Malignant bone cancer in cats is anything but common, but it still has an incidence of about 5 cases per 100,000 individuals. Out of all the bone tumors that cats can develop, osteosarcoma accounts for seventy percent of them.

Although about 10,000 dogs are diagnosed with bone cancer every year, 80% of all cases are osteosarcomas.

Abdominal tumors

When it comes to abdominal tumors, there is a wide variety of cancer types and organs that can be affected. Some can be benign, others can be malignant, and some forms can be painful and lethal.

It’s practically impossible to give a fixed number or a fixed incidence about abdominal cancer, both in cats and in dogs, as the masses that are discovered during routine check-ups can often be anything from a hemangiosarcoma (a common spleen tumor) to a carcinoma (a common liver tumor).

In some cases, carcinomas of the mammary gland can spread to abdominal organs, especially if the lower mammary glands are affected. By contrast, if the neoplasm is initially located in an upper mammary gland, it has a higher chance of spreading to the lungs – this applies for both species.


Consisting of the enlargement of one or several different lymph nodes across the animal’s body, lymphoma is another common type of cancer that affects both cats and dogs. It’s more common in cats since it can be caused by the Feline Leukemia Virus.

Lymphoma accounts for approximately 33% of all tumors in our feline friends, and its incidence is 40 to 200 cases in 100,000 cats. This disease affects cats with ages ranging from 4-5 months to 19-20 years.

By contrast, just 7 to 24% of all cancer cases in dogs are lymphomas. Dogs develop a form that’s comparable to what humans experience (non-Hodgkin lymphoma).

What Is the General Incidence of Cancer in Cats and Dogs?

This is another question that’s not exactly easy to answer. Several studies are performed once every couple of years, and the data depends on the area the dogs or cats are located and the potential carcinogenic substances they might be exposed to.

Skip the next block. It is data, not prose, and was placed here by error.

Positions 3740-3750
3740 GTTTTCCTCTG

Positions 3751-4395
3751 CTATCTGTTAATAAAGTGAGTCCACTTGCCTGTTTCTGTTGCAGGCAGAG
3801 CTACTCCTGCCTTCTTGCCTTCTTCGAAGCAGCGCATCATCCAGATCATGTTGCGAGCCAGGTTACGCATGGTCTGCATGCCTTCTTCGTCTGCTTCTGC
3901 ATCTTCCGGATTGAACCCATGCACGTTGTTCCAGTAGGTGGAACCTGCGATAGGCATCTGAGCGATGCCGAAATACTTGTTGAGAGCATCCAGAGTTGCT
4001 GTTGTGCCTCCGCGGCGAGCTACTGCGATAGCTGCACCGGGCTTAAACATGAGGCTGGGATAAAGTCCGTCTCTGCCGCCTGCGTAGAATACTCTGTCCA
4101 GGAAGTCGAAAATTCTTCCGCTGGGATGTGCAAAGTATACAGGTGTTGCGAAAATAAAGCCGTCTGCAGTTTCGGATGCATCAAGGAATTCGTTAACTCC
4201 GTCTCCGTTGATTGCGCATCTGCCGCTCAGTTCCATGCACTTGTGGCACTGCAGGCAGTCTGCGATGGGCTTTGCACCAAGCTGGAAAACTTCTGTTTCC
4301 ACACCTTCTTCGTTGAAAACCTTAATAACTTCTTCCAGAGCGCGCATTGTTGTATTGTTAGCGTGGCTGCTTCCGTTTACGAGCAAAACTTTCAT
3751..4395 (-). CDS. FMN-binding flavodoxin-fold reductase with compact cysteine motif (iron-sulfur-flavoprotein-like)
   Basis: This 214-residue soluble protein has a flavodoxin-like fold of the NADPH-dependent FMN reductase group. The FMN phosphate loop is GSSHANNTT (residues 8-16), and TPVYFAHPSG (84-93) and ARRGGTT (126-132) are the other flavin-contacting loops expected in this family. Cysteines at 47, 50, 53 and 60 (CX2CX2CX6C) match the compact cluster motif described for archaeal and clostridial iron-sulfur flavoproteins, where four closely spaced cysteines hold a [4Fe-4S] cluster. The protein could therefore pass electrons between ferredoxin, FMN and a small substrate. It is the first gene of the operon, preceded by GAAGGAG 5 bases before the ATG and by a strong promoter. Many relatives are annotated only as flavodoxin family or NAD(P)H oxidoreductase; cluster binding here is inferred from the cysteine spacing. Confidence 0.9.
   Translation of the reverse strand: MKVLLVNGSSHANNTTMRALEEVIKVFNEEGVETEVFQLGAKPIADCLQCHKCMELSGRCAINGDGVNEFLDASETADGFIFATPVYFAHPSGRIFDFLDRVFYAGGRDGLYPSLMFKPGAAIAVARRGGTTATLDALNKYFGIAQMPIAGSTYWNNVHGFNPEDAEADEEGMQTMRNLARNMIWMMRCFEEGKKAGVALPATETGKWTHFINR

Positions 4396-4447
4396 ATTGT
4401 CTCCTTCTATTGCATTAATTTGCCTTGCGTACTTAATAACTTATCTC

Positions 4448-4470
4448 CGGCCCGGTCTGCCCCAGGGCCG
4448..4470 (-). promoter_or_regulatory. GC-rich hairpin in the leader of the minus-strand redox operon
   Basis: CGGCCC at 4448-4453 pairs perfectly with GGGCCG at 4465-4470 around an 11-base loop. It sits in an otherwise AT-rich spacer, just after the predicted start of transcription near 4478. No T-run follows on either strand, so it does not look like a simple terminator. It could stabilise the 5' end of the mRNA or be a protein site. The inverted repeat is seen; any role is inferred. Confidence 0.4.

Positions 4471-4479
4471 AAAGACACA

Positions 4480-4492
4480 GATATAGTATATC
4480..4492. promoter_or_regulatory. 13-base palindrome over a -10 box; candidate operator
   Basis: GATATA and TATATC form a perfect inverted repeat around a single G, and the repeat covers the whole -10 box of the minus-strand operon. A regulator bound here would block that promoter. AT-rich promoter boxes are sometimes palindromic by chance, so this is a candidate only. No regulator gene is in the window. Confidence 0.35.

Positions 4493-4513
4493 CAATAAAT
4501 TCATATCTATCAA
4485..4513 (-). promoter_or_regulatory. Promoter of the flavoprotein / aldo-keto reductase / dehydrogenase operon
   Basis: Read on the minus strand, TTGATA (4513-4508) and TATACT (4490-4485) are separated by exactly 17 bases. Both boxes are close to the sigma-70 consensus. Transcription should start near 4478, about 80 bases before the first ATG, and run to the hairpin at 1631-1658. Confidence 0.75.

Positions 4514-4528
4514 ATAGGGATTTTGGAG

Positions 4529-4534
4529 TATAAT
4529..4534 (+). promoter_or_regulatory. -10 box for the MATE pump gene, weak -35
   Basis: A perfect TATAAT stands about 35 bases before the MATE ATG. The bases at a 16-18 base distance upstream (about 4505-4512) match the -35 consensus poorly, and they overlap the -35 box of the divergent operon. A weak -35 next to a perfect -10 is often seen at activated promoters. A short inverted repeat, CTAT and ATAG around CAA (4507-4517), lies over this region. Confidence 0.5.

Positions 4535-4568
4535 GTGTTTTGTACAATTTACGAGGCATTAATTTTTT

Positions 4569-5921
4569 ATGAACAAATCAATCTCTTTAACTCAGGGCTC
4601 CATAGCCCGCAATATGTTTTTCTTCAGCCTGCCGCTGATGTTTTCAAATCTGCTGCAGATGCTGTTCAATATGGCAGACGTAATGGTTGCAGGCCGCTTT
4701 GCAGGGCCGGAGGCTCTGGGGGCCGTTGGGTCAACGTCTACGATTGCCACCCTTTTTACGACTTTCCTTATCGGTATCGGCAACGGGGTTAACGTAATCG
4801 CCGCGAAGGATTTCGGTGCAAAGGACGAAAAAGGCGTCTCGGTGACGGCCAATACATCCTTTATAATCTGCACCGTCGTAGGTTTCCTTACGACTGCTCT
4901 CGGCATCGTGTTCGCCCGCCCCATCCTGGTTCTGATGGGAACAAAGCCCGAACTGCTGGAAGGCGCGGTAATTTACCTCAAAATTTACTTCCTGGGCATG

According to a study from 1978, the incidence of cancer at that time was 507 per 100,000 in dogs and 412 per 100,000 in cats. But a study from 2000 showed that the incidence was 852 per 100,000 in dogs and 319 per 100,000 in cats.

People like to say that pets now develop cancer a lot more frequently than they used to back in the day and while that might be true in some respects (such as the less widespread use of carcinogenic substances in food or even the lack of commercial food in the first half of the 20th century, which made pet parents prepare the food themselves), the truth is that both dogs’ and cats’ life span has increased a lot.

They have better care these days, which means that some cats, which used to live for a maximum of 10 to 13-14 years, can even get to be 20-years-old, for instance. Cancer is more common in older animals, just like it is more common in geriatric human patients.

So, an increase in cancer incidence is the result of a longer life span and more exposure to potentially carcinogenic substances.

Why Are Cancer Stats in Pets Important for People?

Studying cancer in animals can help us better understand human cancer. For example, dogs and people are the single species that, to date, can develop fatal prostate cancer. Breast cancer affects both cats and dogs, and also humans.

Osteosarcoma is a type of bone cancer that affects dogs, but also teenagers. And in the end, there are a lot of studies to be performed on things such as diet, environmental factors, potential exposure to carcinogenic substances, and the incidence of cancer in pets.